From Truths to Tools
By Jim Tolpin and George Walker
Illustrated by Andrea Love
Good books give you a glimpse of small truths – about workbenches, joinery or sharpening, for example. Great books, on the other hand, stitch together seemingly disparate ideas to present a new way of looking at the whole world, from your marking awl, to your hand or to the line of the horizon.“From Truths to Tools” is a hand-illustrated work that masquerades as a children’s book. There are funny drawings. There aren’t a lot of words. You can read the entire 208-page book in one sitting.
But “From Truths to Tools” somehow explains the craft, the entire physical world, our language and geometry in a way that makes you feel like the authors have revealed a huge secret to you. One that has been sitting in front of you your entire life.The book begins with an explanation of a circle and a single point, and it then shows how those simple ideas can be used to create an entire set of layout tools – a try square, a straightedge, dividers etc. that allow you to build furniture.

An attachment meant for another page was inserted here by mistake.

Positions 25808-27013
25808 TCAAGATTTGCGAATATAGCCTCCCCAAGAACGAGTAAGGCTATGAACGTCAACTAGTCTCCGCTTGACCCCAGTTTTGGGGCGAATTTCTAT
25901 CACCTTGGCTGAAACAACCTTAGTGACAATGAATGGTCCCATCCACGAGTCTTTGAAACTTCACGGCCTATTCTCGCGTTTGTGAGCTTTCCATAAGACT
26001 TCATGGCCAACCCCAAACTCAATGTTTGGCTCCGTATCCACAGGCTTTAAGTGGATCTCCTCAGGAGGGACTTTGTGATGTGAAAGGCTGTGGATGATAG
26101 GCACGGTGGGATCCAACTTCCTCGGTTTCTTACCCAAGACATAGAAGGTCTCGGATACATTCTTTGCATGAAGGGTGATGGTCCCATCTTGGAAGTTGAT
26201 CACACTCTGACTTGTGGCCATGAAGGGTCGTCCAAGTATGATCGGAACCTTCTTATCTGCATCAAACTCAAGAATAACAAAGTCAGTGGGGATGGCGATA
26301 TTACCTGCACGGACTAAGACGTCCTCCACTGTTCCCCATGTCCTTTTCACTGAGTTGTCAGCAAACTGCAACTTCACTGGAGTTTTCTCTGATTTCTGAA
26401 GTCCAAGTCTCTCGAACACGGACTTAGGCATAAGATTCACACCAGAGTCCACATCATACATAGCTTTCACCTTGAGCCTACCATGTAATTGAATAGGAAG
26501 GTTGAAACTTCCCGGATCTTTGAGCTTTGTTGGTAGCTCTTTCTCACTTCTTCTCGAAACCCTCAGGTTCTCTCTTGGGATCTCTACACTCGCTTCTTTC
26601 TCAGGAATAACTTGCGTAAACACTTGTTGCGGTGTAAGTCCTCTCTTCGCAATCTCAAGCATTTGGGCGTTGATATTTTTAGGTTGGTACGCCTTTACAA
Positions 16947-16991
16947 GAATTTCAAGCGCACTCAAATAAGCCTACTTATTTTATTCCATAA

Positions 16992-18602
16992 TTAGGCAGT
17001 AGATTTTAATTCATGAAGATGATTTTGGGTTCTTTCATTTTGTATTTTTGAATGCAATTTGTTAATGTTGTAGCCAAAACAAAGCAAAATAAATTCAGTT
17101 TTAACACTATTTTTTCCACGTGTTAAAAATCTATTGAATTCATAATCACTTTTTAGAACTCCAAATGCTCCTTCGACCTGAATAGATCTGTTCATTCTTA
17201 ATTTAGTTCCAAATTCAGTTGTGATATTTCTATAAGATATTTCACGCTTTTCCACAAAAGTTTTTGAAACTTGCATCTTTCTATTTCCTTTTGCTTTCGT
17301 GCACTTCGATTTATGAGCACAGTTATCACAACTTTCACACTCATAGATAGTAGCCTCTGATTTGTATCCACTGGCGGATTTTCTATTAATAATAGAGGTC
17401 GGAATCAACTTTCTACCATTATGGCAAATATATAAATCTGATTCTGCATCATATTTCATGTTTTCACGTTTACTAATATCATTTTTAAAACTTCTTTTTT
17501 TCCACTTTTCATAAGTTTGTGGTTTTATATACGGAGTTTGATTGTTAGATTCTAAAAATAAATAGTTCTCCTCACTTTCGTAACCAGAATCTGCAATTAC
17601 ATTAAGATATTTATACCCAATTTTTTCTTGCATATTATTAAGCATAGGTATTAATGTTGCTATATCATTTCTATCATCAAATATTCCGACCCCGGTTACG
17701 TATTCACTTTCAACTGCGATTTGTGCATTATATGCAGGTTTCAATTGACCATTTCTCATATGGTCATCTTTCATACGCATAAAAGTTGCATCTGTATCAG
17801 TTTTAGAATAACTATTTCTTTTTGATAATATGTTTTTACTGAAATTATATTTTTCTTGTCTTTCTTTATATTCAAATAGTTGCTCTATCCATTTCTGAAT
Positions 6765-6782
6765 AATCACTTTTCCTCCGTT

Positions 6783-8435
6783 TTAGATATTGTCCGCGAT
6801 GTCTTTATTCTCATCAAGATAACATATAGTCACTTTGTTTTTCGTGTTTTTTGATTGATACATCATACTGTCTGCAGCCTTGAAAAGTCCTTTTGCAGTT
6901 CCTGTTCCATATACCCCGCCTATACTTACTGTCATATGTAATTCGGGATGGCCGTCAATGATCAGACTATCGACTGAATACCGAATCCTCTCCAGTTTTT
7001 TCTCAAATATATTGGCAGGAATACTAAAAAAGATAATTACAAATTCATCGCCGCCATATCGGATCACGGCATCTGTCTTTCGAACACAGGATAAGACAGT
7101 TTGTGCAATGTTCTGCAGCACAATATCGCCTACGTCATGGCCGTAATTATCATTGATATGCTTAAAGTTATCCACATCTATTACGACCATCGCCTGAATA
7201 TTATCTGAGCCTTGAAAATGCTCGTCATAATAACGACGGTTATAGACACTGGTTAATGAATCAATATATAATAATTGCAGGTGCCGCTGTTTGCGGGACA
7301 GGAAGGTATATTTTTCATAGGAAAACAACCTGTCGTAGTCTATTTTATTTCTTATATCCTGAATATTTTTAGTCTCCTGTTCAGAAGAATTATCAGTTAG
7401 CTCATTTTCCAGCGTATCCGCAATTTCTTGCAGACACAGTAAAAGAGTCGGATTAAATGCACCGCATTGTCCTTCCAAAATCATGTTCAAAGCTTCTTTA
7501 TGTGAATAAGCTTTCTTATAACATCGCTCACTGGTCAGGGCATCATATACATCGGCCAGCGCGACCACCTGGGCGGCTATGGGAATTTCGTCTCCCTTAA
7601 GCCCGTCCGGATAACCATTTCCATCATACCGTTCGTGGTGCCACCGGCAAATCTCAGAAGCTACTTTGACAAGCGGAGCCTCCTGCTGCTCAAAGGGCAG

Once you understand the language behind your tools, very complicated things become easy to understand. Compound joinery. Fitting odd miters. Making curves that taper.And once you get those ideas in your head, it’s a short hop to grasp how those same ideas can be applied to building anything of any shape imaginable – skyscrapers, boats, bridges. When you can calculate if a tree will hit you when you fell it in the forest, you’ll be able to calculate the circumference of the earth.
“From Truths to Tools” is the third book from the geometry-loving team of Jim Tolpin and George Walker. Their first book, “By Hand & Eye,” makes the case that simple whole-number ratios are the underpinning to the built world and our furniture. Their second book, “By Hound & Eye,” gives you the exercises that open your eyes to the way geometry and ratios govern our world. And the third, “From Truths to Tools,” shows how geometry creates our tools and, once understood, leads to a deeper grasp of the things we build, the world around us and even our language.